Adventist Culture Wars is a repeating Spectrum series written by Marcos Torres. Click here to read the first installment.
A few weeks ago, I shared a Facebook status that promoted the idea that clapping in church is okay. This suggestion received a few likes, but it also lit a spark in one of the sweet old ladies on my friends list. For this dear saint, the idea that people would dare use their anterior deltoids and pectoralis major to close the distance between their palms during the service was too much to bear. Thus, in a valiant effort to quell the tide of liberalism invading her beloved faith, she tore me apart. “The church is not a theater,” was her main contention. “Clapping in church is irreverent,” was her supporting argument.
Having wrestled with this concept in the past, I felt I was the perfect candidate to rebut her Victorian opinions and send her crawling into the corner of defeat. After all, my arguments were better, right? So, armed with a few “irrefutable” contentions I sprang back. “Clapping is simply my generation’s way of expressing appreciation,” was my main negation. “It is no more irreverent than an amen,” was my follow up. Pretty air tight, right? Well, it didn’t work.
I am happy to announce that the old lady and I are still Facebook friends. We agreed to disagree and moved on with life; happily “liking” each other’s other statuses.
I was reminded of a lesson I learned from Bill Liversidge when he said, “You can disagree with me, but don’t stop loving me.” No matter how hard we try, we will never get everyone to agree with us. Still, that doesn’t mean we can’t find unity in the midst of our diversity. The best place to begin is to seek to understand each other. When I look at our disagreement this way, I can see that the old lady is not some killjoy who is helplessly stuck in the 1800’s. Instead, she is a person who loves her faith and wants to protect it as best as she knows. If I shared her worldview and presuppositions, I would do exactly the same thing she was doing. Quite honestly, what she did was noble and beautiful.
And the young guy (myself) is not some arch-deceiver bent on infiltrating Adventism with the wiles of demonic applause in order to lead the church into a modernized version of the Holy-Flesh heresy. I am a millennial who wants the freedom to express his joy in Christ in a language that he understands. I am not interested in being irreverent, worldly, or disruptive during worship, but I do want to worship Jesus with the freedom of a child at Sabbath school who claps while singing “Zacchaeus Was A Wee Little Man.” You may not agree with me, but you can at least honor my intentions.
The main issue in our Facebook scuffle was worship. The proper way to worship is a question that divides denominations and believers in every generation. It goes back as far as human expression. David was criticized by Michal for dancing before the Lord. Mary was criticized by Judas for washing Jesus’ feet with her hair. Both were strange and unconventional ways of worship and yet, in both cases, the Bible defends the expression. In the same way, early Christians debated over whether hymns should be used in church. They were split over whether instruments were appropriate for worship, and they disagreed over what style of music was most appropriate. Today’s generations are no different. We argue over drums, clapping, and syncopated beats. Books are printed, seminars are presented, sermons are preached, and elaborate arguments are developed from both sides. Conservatives attack liberals for their “wild” worship, and liberals attack conservatives for their “dead” worship. All the while, God desires neither form of worship, for both are presented at the expense of the other. True worship is not primarily concerned with styles or cultures, but with a life that loves and embraces the other as Jesus did despite the disagreements and cultural battles that polarize us.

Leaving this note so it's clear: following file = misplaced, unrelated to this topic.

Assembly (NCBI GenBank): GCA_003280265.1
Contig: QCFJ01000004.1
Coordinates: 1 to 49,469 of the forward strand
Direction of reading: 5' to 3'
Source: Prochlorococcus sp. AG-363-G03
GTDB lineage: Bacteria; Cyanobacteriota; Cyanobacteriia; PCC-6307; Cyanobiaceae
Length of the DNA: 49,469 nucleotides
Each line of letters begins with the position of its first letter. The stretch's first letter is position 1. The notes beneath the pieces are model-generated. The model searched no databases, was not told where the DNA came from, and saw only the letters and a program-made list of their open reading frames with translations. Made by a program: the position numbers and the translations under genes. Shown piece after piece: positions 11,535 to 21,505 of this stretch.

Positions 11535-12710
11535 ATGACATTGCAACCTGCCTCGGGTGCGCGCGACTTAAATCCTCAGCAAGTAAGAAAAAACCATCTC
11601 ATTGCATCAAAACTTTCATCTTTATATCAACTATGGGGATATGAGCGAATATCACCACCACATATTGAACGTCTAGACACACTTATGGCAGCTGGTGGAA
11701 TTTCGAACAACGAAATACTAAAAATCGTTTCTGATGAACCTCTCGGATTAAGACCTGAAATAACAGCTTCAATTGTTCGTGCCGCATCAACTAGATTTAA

It was the reality that true worship is the way of self-denial, the way of love, and the way of other-centeredness that enabled me to love the sweet old lady and see in her, not as an enemy, but a precious child of God whose faith-journey has led her to convictions that I may not share. She is not out to hurt anyone. She is not out to destroy the church and she is not out to ruin anyone’s life. She loves Jesus. I love Jesus. She longs to see him. I long to see him. Together we will learn and unlearn many things when we get to heaven. No matter what worship style we like in this world, together we will experience heavenly worship for the first time – the kind of worship that makes a Broadway show look like a Baby Einstein episode; the kind of worship filled with lighting, thunder, earthquakes, trumpets and angels, strange creatures and stranger instruments softer than harps and louder than drums. Until then, the best worship I can offer God is not traditional or contemporary – worship related to the temporary, but altruistic and magnanimous – worship related to the divine. If all else fails, perhaps we can find peace in the assertion that clapping in church is good exercise and can be used to spread the health message.
Marcos Torres, a recent theology graduate of Southern Adventist University, grew up in a Puerto Rican/American family in New Jersey and now lives in Australia with his wife and children. Read his blog at www.jesusadventismandi.com.